Former Ga. legislator Roger Hines and retired high school teacher Roger Hines is none too pleased with Kennessaw State University’s decision to celebrate “Gay Pride Month” in October, calling it a “slap in the face” and accusing the administration of the publicly-funded campus of “biting the hand that feeds” it.
In a Sept. 29 column in the Cherokee Tribune titled “Biting the hand that feeds you: The way of academia,” Hines, 69, of Acworth, writes KSU’s decision to recognize October as LGBT History Month is “a slap in the face of the citizens of Cobb, Cherokee, Bartow and all other counties in the region KSU serves.”
“For that matter, KSU’s celebration of Gay Pride is an affront to the entire state since the university, the state’s third largest, receives tax money generated by citizens across Georgia. No one who has lived in Georgia for six months could be in doubt about the state’s predominant culture. We aren’t Washington State, and Atlanta isn’t San Francisco either, or not yet,” Hines writes. He served in the Ga. General Assembly from 2001 to 2004. In 2004, he lost the GOP primary to U.S. Rep. Tom Price of Roswell for the 6th District Congressional seat. He also made an unsuccesful bid for school superintendent in 2009.
As the third largest university in the state which receives tax money, KSU has no right to celebrate anything related to gay pride, Hines believes. He can’t even bother to try to understand the letters in the acronym that tries to encompass so many in our community. From his column:
“T” is for transgender. This one makes me sad, because any way you cut it, it argues that God made a mistake. We should never be unkind to anyone who grapples with this issue, but neither should we allow a tax-supported university to tout or defend it.
“I” is for intersex. Don’t ask me about this one, and if you know, don’t tell. I don’t want to know. If KSU’s goal is “to increase awareness,” they failed to reach me on this one, but there’s enough in the mix already to get the picture.
“Q” is the most disturbing, not because it stands for queer, which it does, but because it also stands for “questioning.” In other words, if a 17- or 18-year-old freshman thinks his or her parents are so yesterday and has questions about his or her sexuality, KSU has answers. Or at least aid and comfort. KSU, that’s not why we have given you all these decades of support. Please get on with mathematics, history, your nursing program, etc.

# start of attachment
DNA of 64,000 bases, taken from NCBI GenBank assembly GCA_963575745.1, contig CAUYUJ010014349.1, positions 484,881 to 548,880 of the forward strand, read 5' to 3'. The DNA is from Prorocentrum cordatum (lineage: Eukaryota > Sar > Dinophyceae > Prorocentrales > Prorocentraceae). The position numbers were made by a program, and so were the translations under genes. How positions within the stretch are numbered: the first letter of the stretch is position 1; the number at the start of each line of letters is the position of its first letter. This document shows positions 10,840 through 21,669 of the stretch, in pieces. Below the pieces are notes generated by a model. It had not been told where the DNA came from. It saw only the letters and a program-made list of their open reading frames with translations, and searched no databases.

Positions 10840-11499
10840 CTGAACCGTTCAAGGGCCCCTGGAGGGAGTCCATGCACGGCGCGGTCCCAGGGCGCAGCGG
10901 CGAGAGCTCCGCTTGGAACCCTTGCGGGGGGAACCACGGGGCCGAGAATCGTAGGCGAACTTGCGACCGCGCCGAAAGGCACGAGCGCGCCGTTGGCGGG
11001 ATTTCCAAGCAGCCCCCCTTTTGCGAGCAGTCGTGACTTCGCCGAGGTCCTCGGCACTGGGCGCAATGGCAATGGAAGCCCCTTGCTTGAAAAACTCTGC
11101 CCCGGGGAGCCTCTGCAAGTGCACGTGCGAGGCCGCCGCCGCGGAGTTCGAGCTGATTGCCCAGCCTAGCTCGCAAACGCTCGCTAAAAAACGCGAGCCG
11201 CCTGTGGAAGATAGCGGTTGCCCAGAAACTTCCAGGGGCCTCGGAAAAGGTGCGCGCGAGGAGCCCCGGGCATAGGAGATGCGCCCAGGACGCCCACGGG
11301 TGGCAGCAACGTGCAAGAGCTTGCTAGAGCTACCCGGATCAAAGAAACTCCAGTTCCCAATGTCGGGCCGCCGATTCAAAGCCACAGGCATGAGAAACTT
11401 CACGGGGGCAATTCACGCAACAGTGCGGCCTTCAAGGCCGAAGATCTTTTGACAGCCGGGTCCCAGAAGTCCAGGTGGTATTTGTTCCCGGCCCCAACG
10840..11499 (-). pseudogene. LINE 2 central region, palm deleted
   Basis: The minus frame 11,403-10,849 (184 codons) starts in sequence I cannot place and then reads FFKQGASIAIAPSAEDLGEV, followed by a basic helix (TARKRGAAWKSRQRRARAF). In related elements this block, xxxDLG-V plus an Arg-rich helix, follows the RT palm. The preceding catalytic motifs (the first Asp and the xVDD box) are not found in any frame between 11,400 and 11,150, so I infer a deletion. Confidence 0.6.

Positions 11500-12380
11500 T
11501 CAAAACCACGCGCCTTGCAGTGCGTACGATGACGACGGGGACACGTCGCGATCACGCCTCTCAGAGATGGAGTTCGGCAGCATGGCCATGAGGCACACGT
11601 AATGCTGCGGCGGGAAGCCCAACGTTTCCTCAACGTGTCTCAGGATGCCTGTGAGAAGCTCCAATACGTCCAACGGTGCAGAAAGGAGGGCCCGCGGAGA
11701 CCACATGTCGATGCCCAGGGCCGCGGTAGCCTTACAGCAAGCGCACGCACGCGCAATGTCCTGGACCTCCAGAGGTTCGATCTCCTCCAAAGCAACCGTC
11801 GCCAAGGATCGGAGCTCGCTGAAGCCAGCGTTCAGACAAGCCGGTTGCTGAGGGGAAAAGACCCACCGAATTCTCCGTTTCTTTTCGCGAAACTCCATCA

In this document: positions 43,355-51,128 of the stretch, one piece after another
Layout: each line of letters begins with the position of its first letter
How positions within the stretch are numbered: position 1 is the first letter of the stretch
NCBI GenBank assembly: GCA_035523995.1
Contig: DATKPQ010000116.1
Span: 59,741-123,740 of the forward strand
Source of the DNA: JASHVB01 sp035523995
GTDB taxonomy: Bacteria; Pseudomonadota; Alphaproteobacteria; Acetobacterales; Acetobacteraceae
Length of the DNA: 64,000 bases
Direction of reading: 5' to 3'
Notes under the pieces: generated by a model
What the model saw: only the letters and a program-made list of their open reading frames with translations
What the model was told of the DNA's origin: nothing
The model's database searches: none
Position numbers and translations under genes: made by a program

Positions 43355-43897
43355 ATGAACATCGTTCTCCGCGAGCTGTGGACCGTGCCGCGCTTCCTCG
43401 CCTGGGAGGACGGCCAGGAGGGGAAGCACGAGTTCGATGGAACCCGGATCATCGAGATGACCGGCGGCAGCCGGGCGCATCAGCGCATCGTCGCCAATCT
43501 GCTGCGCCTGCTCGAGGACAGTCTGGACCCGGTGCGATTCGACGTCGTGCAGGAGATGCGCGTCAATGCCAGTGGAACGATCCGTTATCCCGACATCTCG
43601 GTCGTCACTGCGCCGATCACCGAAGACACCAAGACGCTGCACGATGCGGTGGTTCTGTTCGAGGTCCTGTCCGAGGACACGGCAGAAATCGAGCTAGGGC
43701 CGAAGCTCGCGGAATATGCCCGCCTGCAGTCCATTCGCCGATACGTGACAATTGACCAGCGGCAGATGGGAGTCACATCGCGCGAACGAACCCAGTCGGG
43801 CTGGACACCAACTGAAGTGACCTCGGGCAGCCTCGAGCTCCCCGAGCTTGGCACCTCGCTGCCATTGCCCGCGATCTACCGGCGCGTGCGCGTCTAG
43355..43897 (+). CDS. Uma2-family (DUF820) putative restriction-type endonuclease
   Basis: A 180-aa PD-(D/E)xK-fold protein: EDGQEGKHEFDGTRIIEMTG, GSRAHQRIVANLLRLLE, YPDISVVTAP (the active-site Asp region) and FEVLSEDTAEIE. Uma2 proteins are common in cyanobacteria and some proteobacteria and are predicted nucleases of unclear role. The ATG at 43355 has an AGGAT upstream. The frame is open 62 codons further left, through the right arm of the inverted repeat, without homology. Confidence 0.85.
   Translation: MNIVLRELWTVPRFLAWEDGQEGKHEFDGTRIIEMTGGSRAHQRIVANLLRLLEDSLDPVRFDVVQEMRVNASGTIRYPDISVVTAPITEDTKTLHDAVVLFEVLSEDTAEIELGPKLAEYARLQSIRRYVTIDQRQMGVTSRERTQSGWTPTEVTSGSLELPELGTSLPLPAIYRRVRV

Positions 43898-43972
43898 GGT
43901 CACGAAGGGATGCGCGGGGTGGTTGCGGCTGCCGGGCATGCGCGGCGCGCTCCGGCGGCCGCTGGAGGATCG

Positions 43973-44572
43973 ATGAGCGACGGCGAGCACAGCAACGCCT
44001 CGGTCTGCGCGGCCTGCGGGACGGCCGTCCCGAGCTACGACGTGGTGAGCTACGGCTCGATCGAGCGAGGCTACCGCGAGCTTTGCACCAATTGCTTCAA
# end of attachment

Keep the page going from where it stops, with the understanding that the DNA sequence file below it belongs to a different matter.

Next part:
Hines’ harsh reaction comes nearly two weeks after an article appeared in the Marietta Daily Journal outlining KSU’s plans to celebrate LGBT History Month in October to include programming throughout the month.
The MDJ article notes this is the first year the campus is officially celebrating the month to include several events throughout the month. A kick-off of a history exhibit on Oct. 3 named “Opening Doors, Outing LGBTQ History” will be presided over by KSU President Dan Papp and other administrators.
Having KSU administrators participate in any kind of recognition of LGBT equality on campus also drew ire from Hines.
… I will never believe that most Georgians approve of KSU or any of their other universities pressing or encouraging the gay agenda. But universities do it anyhow. It is the way of academia. They ply state legislators for funds and then foster such things as gay politics that neither state legislators nor their constituents approve of. This should cease.
According to newspaper reports, Dr. Papp will participate in the Gay Pride Month kickoff event on October 3. His goal and that of KSU’s Office of Diversity and Inclusion (what does that office do eight hours a day?) is to “open doors” and “make gays feel safe.”
Let’s hope that KSU is inclusive of conservative Christian students somewhere in all of their diversity. There are legions of them amongst KSU’s 23,000 students. I’ll be thinking about them come October.
What Hines, who now apparently teaches English at New Orleans Baptist Theological Seminary forgets — or even knows — is that KSU has a long history of LGBTQ inclusion. In 1996, KSU became one of the first university systems in Georgia to include sexual orientation in its nondiscrimination policy. There is also the Kennesaw Pride Alliance and Safe Space program on campus for students and faculty. There is also the GLBTIQ Resource Center
In 2008, Teresa Joyce was named as KSU’s associate provost, becoming the highest ranking openly gay person in the state’s university system at that time. In 2012, the university’s athletic program was named one of the top 10 LGBT friendly programs in the nation by Campus Pride. Professor Robert Sherer, a renowned artist, set up an LGBT scholarship program in the College of the Arts.
Hines is a senior Georgian like others referred to in a recent Atlanta Journal-Constitution poll that indicates as older residents die, the younger generation proves to be much more tolerant and supportive of equality for LGBTQ people.
Hines is so 2004. And his time is quickly running out.